Disorder at the border: On India-China face-off

Agreements with China on disengagement at LAC have lost meaning in the brutal clashes

June 18, 2020 12:02 am | Updated 12:08 pm IST

With the deaths of at least 20 Indian soldiers , and reports of Chinese soldier casualties in clashes at the Galwan valley in Ladakh, India and China have entered uncharted territory on the Line of Actual Control, the first combat deaths since 1975 , and the first such in the Galwan Valley since the 1962 war. The brutality of the clashes, with severe injuries and deaths incurred despite the fact that no shots were fired, is all also unheard of thus far. The deaths occurred when the two armies had agreed to “disengage” and “de-escalate” the month-long stand-off, which makes the clashes particularly shocking. China has now claimed sovereignty over the entire Galwan Valley, indicating that it is unlikely to pull back from this crucial and hitherto non-contentious area, unless it is forced to. In his talks with External Affairs Minister S. Jaishankar, Chinese Foreign Minister Wang Yi appeared to countenance this new position, and even called on India to “punish those responsible” for crossing the LAC, prompting India to accuse China of attempting to “alter” the LAC with this “premeditated and planned action” by its forces. Meanwhile, reports that Chinese troops continue to be well entrenched in the Fingers area (Finger 4-8) or the ridges around Pangong Tso (lake) that India has always patrolled, and remain inside the LAC at Nakula Pass are worrying indicators of a hardening Chinese position. While Prime Minister Modi’s strong statement on Wednesday of a “befitting reply” and of the sacrifices of the soldiers that “would not go in vain”, is a much needed expression of the national sentiment, simply extracting revenge does not appear to be the answer to the altered situation across the LAC.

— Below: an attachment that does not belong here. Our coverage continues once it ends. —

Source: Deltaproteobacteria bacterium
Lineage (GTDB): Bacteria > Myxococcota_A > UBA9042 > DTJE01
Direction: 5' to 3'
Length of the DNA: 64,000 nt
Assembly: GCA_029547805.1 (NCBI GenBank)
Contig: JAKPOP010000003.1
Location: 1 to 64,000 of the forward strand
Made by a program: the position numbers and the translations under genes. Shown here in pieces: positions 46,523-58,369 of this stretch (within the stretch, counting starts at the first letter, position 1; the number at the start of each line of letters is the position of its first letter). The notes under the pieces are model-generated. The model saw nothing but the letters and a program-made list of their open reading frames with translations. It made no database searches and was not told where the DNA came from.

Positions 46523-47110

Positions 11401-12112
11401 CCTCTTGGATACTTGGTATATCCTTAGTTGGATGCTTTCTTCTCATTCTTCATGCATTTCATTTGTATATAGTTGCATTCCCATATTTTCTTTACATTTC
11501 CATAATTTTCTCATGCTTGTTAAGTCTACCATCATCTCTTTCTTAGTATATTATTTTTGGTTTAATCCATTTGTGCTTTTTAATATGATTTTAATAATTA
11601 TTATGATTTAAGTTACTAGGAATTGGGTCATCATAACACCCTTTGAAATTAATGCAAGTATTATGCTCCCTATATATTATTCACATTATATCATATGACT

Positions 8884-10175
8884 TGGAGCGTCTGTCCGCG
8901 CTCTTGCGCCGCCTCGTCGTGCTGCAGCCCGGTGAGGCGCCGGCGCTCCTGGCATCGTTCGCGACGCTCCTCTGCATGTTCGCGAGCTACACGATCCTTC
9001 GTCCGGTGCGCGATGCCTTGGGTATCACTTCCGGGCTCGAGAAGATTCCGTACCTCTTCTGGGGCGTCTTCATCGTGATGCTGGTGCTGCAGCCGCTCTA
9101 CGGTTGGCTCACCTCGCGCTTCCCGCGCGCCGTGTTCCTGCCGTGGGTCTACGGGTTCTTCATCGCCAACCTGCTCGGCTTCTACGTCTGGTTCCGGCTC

In order to prepare its response appropriately, the first step the government must take is to apprise the nation of exactly what has occurred since late April along the LAC, including incidents in Ladakh and Sikkim. Monday’s clashes have put an end to claims that Chinese troops have not entered Indian territory (they have), that troops have disengaged, and that the situation was being de-escalated. The government must conduct a full investigation of the Galwan clash and put out clearer details of the lives lost. A true tribute to those soldiers will not only include ensuring accountability from Beijing but also enforcing a full troops withdrawal from all the areas occupied in the last few weeks. Both the MEA and the Chinese Ministry of Foreign Affairs have reaffirmed their commitment to dialogue as a means of restoring peace. Both sides must also acknowledge that the situation is precarious, and that the recent days in particular have undone decades of painstakingly negotiated confidence-building mechanisms. Without a full restoration of the status quo ante , reparations for the casualties, as well as some honest commitment to abide fully by any agreement, talks with Beijing at this point might not mean more than empty words.

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